Judging, even, from these extracts, perhaps, our readers will agree with us in opinion, that the Ca:holic public will feel themselves highly indebted to Dr. Fletcher, for the publication of this valuable little tract, at this crisis, in the history of the Catholic Question. We could wish, however, that he had, by way of appendix, republished with it, the “Essay on Toleration; or, Plea for Liberty of Conscience,” by the Rey. A. O'Leary. What has the English Catholic Board been doing for so many years, that it has entirely neglected this, in our judgment, most efficacious of all methods for accomplishing its, objects ?. viz. the general diffusion of a . pamphlet eminently calculated to make a strong impression on Protestant minds, in favour of their unjustly persecuted Catholic brethren, by the liberality of the sentiments which it breathes ; “ and to inspire all men, with christiani peace, forbearance and charity."

The Relation of the Lady Southwell, an eye-witness of

the late Queen Elizabeth's Sickness and Death. MS. 1st April, 1607.

Her Majesty being in very good health, one day Sir John Stanup, being the vice chamberlain, and secretary Cecil's dependent and familiar, came and presented her majesty with a piece of gold, of the bigness of an angel, full of characters, which he said an old woman in Wales bequeathed her on her death-bed; whereupon he discoursed, how the said old woman, by virtue of the same, lived to the age of 120 years, and being in that age, having all her body withered and consumed, and wanting nature to nourish, she died, commauding the said piece of gold to be carefully sent her majesty; alleging further, that as long as the said old woman wore it upon her body, she could not die.

* An undefined term.

+ Not a man,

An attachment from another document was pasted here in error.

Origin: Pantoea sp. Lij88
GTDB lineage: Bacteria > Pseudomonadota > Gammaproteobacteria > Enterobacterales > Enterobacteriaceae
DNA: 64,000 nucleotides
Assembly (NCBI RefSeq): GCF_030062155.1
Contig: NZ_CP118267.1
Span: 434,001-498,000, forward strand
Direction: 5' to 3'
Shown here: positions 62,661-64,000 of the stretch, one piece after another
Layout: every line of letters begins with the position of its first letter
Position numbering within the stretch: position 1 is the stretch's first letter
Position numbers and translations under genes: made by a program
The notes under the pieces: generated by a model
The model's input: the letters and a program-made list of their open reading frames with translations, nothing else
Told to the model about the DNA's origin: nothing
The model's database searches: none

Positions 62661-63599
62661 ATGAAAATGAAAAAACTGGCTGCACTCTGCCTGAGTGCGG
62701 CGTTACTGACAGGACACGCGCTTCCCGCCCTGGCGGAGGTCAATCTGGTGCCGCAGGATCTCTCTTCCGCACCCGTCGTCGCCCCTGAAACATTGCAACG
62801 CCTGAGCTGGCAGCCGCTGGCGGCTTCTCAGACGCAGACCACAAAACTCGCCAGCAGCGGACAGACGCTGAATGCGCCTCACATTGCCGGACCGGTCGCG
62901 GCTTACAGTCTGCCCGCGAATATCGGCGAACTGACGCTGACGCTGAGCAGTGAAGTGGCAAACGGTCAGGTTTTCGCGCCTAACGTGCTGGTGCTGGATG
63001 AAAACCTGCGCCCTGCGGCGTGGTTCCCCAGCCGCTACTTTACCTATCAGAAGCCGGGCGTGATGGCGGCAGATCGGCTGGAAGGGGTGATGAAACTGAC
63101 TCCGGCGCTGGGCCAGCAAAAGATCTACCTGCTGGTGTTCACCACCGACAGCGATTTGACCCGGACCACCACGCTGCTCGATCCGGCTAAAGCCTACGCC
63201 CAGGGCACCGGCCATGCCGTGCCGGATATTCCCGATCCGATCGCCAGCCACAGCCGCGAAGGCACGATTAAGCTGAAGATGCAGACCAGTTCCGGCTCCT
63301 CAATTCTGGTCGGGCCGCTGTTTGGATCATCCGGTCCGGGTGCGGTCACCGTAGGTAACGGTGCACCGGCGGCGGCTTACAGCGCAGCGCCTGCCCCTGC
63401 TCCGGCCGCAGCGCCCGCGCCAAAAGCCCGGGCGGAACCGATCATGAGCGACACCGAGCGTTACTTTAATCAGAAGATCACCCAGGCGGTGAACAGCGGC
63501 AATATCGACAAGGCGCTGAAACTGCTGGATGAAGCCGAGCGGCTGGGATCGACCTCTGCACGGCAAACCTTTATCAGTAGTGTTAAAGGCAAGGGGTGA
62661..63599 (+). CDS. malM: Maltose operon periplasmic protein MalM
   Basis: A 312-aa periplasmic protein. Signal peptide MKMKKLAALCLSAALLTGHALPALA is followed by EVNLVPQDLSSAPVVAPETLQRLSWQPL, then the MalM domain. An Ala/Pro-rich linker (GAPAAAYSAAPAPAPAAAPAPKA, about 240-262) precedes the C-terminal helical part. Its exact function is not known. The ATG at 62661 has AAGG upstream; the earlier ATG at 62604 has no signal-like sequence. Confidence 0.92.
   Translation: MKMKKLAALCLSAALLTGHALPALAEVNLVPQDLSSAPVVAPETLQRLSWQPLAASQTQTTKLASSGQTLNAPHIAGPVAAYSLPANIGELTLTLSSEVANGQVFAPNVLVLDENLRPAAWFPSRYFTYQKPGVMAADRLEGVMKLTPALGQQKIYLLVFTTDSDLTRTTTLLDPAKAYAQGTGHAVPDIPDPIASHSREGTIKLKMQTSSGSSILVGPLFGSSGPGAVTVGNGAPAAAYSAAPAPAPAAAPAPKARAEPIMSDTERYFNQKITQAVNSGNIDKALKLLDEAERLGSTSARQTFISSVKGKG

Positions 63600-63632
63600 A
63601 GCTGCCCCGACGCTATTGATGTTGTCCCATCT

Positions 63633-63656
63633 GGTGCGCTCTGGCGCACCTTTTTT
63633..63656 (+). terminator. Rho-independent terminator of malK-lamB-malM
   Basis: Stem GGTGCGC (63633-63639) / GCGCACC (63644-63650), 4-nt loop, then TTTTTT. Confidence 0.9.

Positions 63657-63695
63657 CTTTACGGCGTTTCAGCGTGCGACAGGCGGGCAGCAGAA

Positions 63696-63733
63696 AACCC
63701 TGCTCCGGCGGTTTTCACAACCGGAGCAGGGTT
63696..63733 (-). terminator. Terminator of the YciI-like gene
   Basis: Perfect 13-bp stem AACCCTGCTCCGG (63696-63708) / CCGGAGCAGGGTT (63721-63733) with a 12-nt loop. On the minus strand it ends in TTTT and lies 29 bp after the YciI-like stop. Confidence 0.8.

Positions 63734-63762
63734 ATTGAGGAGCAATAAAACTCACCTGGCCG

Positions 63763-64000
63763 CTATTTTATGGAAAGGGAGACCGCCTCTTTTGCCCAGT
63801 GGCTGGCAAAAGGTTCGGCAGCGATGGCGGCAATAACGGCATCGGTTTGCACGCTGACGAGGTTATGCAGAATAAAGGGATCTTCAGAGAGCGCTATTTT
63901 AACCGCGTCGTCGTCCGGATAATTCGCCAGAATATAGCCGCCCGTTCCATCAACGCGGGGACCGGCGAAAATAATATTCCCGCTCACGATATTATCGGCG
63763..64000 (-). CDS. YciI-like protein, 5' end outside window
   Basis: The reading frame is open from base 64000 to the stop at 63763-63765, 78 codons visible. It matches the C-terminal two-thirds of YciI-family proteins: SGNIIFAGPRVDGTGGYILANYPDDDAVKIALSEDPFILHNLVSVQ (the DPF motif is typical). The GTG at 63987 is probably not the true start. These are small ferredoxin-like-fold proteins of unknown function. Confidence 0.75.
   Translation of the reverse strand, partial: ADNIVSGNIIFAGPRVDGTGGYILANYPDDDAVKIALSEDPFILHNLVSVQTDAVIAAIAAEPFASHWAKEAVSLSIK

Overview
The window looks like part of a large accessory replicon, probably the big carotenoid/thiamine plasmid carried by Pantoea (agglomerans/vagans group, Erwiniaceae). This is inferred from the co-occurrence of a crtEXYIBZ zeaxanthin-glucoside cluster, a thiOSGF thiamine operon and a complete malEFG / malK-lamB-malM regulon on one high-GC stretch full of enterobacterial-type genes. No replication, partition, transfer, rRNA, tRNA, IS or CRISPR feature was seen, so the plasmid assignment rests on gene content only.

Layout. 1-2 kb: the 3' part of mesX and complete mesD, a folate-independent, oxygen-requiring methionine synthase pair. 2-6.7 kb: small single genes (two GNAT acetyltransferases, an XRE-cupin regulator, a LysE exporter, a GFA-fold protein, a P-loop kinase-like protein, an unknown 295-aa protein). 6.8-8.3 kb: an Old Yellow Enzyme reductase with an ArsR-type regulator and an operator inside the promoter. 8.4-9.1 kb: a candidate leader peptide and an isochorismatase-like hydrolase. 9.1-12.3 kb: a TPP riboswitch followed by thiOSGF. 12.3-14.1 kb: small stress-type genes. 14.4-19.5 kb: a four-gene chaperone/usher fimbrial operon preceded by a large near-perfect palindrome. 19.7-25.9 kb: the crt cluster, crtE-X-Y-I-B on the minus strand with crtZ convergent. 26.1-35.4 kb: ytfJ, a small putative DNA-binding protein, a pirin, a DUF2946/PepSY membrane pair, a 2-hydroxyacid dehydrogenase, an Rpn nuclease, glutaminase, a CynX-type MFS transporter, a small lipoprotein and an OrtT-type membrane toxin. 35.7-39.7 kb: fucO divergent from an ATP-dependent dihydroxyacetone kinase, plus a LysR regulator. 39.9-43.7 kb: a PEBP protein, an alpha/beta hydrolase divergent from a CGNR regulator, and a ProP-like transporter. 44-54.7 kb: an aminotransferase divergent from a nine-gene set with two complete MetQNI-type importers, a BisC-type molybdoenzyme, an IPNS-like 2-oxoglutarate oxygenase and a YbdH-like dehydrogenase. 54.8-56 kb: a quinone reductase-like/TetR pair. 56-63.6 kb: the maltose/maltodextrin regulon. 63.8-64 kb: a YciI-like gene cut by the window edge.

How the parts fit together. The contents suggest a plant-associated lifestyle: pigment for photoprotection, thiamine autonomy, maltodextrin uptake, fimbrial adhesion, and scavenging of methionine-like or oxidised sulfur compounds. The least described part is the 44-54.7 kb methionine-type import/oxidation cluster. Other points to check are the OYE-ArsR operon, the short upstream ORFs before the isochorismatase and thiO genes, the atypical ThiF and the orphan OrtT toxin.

The queen, upon the confidence she had hereof, took the said gold, and wore it about her neck. Now, though she felt not suddenly sick, it daily decreased of her rest and feeding, and within 15 days fell downright sick; and the cause being wondered at by my lady Scrope, with whom she was very private and confident, being her near kinswoman, her majesty told her, commanding her to conceal the same; said, she sair one night in her bed, her body exceeding lean and fearful, in a light of fire, for the which, the next day, she desired to see a new looking-glass, which....before she had not seen, but only such a one which of purpose was made to deceive her sight: which glass being brought her, she fell, presently exclaiming at all those which had so much commended her; and took it so offensively, that all those which had before flattered her, durst not come in her sight. Now, falling into extremity, she sat two days and three nights upon her stool, ready dressed; and could never be brought by any of the councił to go to bed, or eat or drink; only my lord admiral one time persuaded her to drink some broth: for any of the rest, she would not answer them to any question : but said softly to my lord admiral's earnest persuasions, that if he knew what she had seen in her bed, he would not persuade her as he did. And secretary Cecil, overhearing her, asked if her majesty had seen any spirits : to which she said, she scorned to answer himsto so idle a question : then he told her how to content the people, her majesty must go to bed : at which she smiled wonderfully, contemning him, saying, that the word must was not to be used to princes, thereupon said, Little man, little man, if your father had lived, he durst not have said so much; but thou knowest I must die, and that maketh thee so presumptuous. And presently commanding him and the rest to depart her chamber, willing my lord admiral to stay; to whom she shook her head, and with a pitiful voice said, “ My lord, I am tied with a chain of iron about my neck :” he alleging her wonted courage to her, she replied, “ I am tied, and the case is altered with me.”